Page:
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morning g g g g g g g g g g g g g g g g g g g g g g g g g g g g g g g g g g g g g g g g g g g g g g g g g g g g g g g g g g g g g g g g g g g g g g g g g g g g g g g g g g g g g g g g g g g g g g g g g g g g g g g g g g g g g g g g g g g g g g g g g g g g g g g g g g g g g g g g g g g g g g g g g g g g g g g g g g g g g g g g g g g g g g g g g g g g g g g g g g g g g g g g g g g g g g g g g g g g g g g g g g g g g g g g g g g g g g g g g g g g g g g g g g g g g g g g g g g g g g g g g g g g g g g g g g g g g g g g g g g g g g g g g g g g g g g g g g g g g g g g g g g g g g g g g g g g g g g g g g g g g g g g g g g g g g g g g g g g g g g g g g g g g g g g g g g g g g g g g g g g g g g g g g g g g g g g g g g g g g g g g g g g g g g g g g g g g g g g g g g g g g g g g g g g g g g g g g g g g g g g g g g g g g g g g g g g g g g g g g g g g g g g g g g g g g g g g g g g g g g g g g g g g g g g g g g g g g g g g g g g g g g g g g g g g g g g g g g g g g g g g g g g g g g g g g g g g g g g g g g g g g g g g g g g g g g g g g g g g g g g g g g g g g g g g g g g g g g g g g g g g g g g g g g g g g g g g g g g g g g g g g g g g g g g g g g g g g g g g g g g g g g g g g g g g g g g g g g g g g g g g g g g g g g g g g g g g g g g g g g g g g g g g g g g g g g g g g g g g g g g g g g g g g g g g g g g g g g g g g g g g g g g g g g g g g g g g g g g g g g g g g g g g g g g g g g g g g g g g g g g g g g g g g g g g g g g g g g g g g g g g g g g g g g g g g g g g g g g g g g g g g g g g g g g g g g g g g g g g g g g g g g g g g g g g g g g g g g g g g g g g g g g g g g g g g g g g g g g g g g g g g g g g g g g g g g g g g g g g g g g g g g g g g g g g g g g g g g g g g g g g g g g g g g g g g g g g g g g g g g g g g g g g g g g g g g g g g g g g g g g g g g g g g g g g g g g g g g g g g g g g g g g g g g g g g g g g g g g g g g g g g g g g g g g g g g g g g g g g g g g g g g g g g g g g g g g g g g g g g g g g g g g g g g g g g g g g g g g g g g g g g g g g g g g g g g g g g g g g g g g g g g g g g g g g g g g g g g g g g g g g g g g g g g g g g g g g g g g g g g g g g g g g g g g g g g g g g g g g g g g g g g g g g g g g g g g g g g g g g g g g g g g g g g g g g g g g g g g g g g g g g g g g g g g g g g g g g g g g g g g g g g g g g g g g g g g g g g g g g g g g g g g g g g g g g g g g g g g g g g g g g g g g g g g g g g g g g g g g g g g g g g g g g g g g g g g g g g g g g g g g g g g g g g g g g g g g g g g g g g g g g g g g g g g g g g g g g g g g g g g g g g g g g g g g g g g g g g g g g g g g g g g g g g g g g g g g g g g g g g g g g g g g g g g g g g g g g g g g g g g g g g g g g g g g g g g g g g g g g g g g g g g g g g g g g g g g g g g g g g g g g g g g g g g g g g g g g g g g g g g g g g g g g g g g g g g g g g g g g g g g g g g g g g g g g g g g g g g g g g g g g g g g g g g g g g g g g g g g g g g g g g g g g g g g g g g g g g g g g g g g g g g g g g g g g g g g g g g g g g g g g g g g g g g g g g g g g g g g g g g g g g g g g g g g g g g g g g g g g g g g g g g g g g g g g g g g g g g g g g g g g g g g g g g g g g g g g g g g g g g g g g g g g g g g g g g g g g g g g g g g g g g g g g g g g g g g g g g g g g g g g g g g g g g g g g g g g g g g g g g g g g g g g g g g g g g g g g g g g g g g g g g g g g g g g g g g g g g g g g g g g g g g g g g g g g g g g g g g g g g g g g g g g g g g g g g g g g g g g g g g g g g g g g g g g g g g g g g g g g g g g g g g g g g g g g g g g g g g g g g g g g g g g g g g g g g g g g g g g g g g g g g g g g g g g g g g g g g g g g g g g g g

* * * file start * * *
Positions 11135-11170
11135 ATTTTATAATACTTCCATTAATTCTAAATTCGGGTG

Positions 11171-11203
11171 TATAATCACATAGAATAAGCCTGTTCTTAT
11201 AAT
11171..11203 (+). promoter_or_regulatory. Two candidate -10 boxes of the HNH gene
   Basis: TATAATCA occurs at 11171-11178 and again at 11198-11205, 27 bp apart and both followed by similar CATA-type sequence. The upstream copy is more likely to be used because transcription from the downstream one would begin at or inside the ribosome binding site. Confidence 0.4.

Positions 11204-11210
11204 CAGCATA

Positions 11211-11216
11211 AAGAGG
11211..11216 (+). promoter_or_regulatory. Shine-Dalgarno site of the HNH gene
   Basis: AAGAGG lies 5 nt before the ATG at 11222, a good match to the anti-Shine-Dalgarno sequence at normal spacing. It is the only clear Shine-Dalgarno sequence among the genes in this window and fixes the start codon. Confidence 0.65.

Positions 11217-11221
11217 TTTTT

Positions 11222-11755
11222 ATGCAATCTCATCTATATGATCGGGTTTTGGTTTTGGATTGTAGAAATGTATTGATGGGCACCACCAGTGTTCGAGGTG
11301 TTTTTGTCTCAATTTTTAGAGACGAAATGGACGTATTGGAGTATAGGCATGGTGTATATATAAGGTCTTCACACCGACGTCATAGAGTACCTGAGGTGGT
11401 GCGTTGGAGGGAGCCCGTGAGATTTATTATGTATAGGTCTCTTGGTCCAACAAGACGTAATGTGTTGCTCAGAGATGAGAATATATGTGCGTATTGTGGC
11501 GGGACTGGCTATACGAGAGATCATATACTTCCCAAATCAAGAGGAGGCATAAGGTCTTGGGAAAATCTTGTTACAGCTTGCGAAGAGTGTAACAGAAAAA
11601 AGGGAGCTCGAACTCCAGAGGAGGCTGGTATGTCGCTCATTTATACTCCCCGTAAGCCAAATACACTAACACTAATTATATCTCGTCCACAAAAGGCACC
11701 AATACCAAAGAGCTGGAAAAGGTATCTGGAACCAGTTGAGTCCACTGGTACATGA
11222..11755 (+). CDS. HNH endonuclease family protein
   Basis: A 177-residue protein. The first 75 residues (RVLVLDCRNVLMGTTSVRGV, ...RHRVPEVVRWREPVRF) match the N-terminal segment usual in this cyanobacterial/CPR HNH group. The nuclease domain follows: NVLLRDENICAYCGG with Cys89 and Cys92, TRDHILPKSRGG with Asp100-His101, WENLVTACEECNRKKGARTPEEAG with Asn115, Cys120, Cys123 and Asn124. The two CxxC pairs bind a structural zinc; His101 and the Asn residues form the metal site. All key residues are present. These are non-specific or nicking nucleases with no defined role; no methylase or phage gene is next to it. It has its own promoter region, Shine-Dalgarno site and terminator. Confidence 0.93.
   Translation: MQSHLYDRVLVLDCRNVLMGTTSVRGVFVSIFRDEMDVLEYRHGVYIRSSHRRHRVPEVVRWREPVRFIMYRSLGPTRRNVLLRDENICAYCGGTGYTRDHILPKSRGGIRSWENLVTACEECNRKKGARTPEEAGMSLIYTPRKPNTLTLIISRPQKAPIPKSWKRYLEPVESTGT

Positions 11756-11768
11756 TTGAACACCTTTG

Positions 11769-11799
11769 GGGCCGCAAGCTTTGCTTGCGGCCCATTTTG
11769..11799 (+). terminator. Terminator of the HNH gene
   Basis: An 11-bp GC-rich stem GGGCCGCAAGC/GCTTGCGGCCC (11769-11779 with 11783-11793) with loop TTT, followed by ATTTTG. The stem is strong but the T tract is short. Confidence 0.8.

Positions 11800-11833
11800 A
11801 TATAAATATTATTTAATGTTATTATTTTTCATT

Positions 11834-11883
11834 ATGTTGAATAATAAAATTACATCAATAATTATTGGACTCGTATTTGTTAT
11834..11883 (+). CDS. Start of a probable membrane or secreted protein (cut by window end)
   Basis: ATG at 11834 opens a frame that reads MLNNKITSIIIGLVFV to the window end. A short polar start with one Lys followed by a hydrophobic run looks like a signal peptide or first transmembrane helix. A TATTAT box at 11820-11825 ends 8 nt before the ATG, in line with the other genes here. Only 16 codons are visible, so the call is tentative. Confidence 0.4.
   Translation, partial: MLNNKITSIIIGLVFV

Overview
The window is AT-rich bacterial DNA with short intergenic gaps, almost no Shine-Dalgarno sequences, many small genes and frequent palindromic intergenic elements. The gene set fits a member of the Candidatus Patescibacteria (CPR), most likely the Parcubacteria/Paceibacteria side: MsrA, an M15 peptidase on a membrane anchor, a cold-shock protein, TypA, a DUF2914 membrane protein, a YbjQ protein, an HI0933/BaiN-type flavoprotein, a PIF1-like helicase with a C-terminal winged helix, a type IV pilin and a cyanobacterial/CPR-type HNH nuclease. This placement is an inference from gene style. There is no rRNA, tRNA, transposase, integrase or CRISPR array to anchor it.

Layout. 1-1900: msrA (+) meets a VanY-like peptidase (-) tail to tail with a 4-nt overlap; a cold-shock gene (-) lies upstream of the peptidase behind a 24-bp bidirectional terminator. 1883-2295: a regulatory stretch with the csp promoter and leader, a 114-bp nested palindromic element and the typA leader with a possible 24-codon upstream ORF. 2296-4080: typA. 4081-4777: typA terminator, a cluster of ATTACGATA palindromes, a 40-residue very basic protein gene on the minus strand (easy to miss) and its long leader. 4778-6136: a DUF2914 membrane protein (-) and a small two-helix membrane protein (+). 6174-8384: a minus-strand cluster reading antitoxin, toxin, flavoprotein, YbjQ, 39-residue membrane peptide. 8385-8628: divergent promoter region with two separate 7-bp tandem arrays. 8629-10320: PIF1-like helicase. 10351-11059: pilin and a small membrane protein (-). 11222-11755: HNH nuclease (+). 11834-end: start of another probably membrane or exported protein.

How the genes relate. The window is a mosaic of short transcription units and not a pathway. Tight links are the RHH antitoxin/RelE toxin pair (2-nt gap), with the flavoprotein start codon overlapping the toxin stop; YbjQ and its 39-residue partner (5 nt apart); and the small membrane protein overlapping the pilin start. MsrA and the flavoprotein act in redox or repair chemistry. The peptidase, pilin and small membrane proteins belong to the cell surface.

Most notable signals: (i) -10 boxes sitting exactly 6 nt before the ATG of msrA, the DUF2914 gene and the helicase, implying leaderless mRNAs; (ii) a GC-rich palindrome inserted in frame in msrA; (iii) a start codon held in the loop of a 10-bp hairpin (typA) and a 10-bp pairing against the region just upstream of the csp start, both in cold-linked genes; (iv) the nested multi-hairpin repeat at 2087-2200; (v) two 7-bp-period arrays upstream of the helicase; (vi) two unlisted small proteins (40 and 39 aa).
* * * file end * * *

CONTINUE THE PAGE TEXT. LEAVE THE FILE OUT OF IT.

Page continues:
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g g g g g g g g g g g g g g g g g g g g g g g g g g g g g g g g g g g g g g g g g g g g g g g g g g g g g g g g g g g g g g g g g g g g g g g g g g g g g g g g g g g g g g g g g g g g g g g g g g g g g g g g g g g g g g g g g g g g g g g g g g g g g g g g g g g g g g g g g g g g g g g g g g g g g g g g g g g g g g g g g g g g g g g g g g g g g g g g g g g g g g g g g g g g g g g g g g g g g g g g g g g g g g g g g g g g g g g g g g g g g g g g g g g g g g g g g g g g g g g g g g g g g g g g g g g g g g g g g g g g g g g g g g g g g g g g g g g g g g g g g g g g g g g g g g g g g g g g g g g g g g g g g g g g g g g g g g g g g g g g g g g g g g g g g g g g g g g g g g g g g g g g g g g g g g g g g g g g g g g g g g g g g g g g g g g g g g g g g g g g g g g g g g g g g g g g g g g g g g g g g g g g g g g g g g g g g g g g g g g g g g g g g g g g g g g g g g g g g g g g g g g g g g g g g g g g g g g g g g g g g g g g g g g g g g g g g g g g g g g g g g g g g g g g g g g g g g g g g g g g g g g g g g g g g g g g g g g g g g g g g g g g g g g g g g g g g g g g g g g g g g g g g g g g g g g g g g g g g g g g g g g g g g g g g g g g g g g g g g g g g g g g g g g g g g g g g g g g g g g g g g g g g g g g g g g g g g g g g g g g g g g g g g g g g g g g g g g g g g g g g g g g g g g g g g g g g g g g g g g g g g g g g g g g g g g g g g g g g g g g g g g g g g g g g g g g g g g g g g g g g g g g g g g g g g g g g g g g g g g g g g g g g g g g g g g g g g g g g g g g g g g g g g g g g g g g g g g g g g g g g g g g g g g g g g g g g g g g g g g g g g g g g g g g g g g g g g g g g g g g g g g g g g g g g g g g g g g g g g g g g g g g g g g g g g g g g g g g g g g g g g g g g g g g g g g g g g g g g g g g g g g g g g g g g g g g g g g g g g g g g g g g g g g g g g g g g g g g g g g g g g g g g g g g g g g g g g g g g g g g g g g g g g g g g g g g g g g g g g g g g g g g g g g g g g g g g g g g g g g g g g g g g g g g g g g g g g g g g g g g g g g g g g g g g g g g g g g g g g g g g g g g g g g g g g g g g g g g g g g g g g g g g g g g g g g g g g g g g g g g g g g g g g g g g g g g g g g g g g g g g g g g g g g g g g g g g g g g g g g g g g g g g g g g g g g g g g g g g g g g g g g g g g g g g g g g g g g g g g g g g g g g g g g g g g g g g g g g g g g g g g g g g g g g g g g g g g g g g g g g g g g g g g g g g g g g g g g g g g g g g g g g g g g g g g g g g g g g g g g g g g g g g g g g g g g g g g g g g g g g g g g g g g g g g g g g g g g g g g g g g g g g g g g g g g g g g g g g g g g g g g g g g g g g g g g g g g g g g g g g g g g g g g g g g g g g g g g g g g g g g g g g g g g g g g g g g g g g g g g g g g g g g g g g g g g g g g g g g g g g g g g g g g g g g g g g g g g g g g g g g g g g g g g g g g g g g g g g g g g g g g g g g g g g g g g g g g g g g g g g g g g g g g g g g g g g g g g g g g g g g g g g g g g g g g g g g g g g g g g g g g g g g g g g g g g g g g g g g g g g g g g g g g g g g g g g g g g g g g g g g g g g g g g g g g g g g g g g g g g g g g g g g g g g g g g g g g g g g g g g g g g g g g g g g g g g g g g g g g g g g g g g g g g g g g g g g g g g g g g g g g g g g g g g g g g g g g g g g g g g g g g g g g g g g g g g g g g g g g g g g g g g g g g g g g g g g g g g g g g g g g g g g g g g g g g g g g g g g g g g g g g g g g g g g g g g g g g g g g g g g g g g g g g g g g g g g g g g g g g g g g g g g g g g g g g g g g g g g g g g g g g g g g g g g g g g g g g g g g g g g g g g g g g g g g g g g g g g g g g g g g g g g g g g g g g g g g g g g g g g g g g g g g g g g g g g g g g g g g g g g g g g g g g g g g g g g g g g g g g g g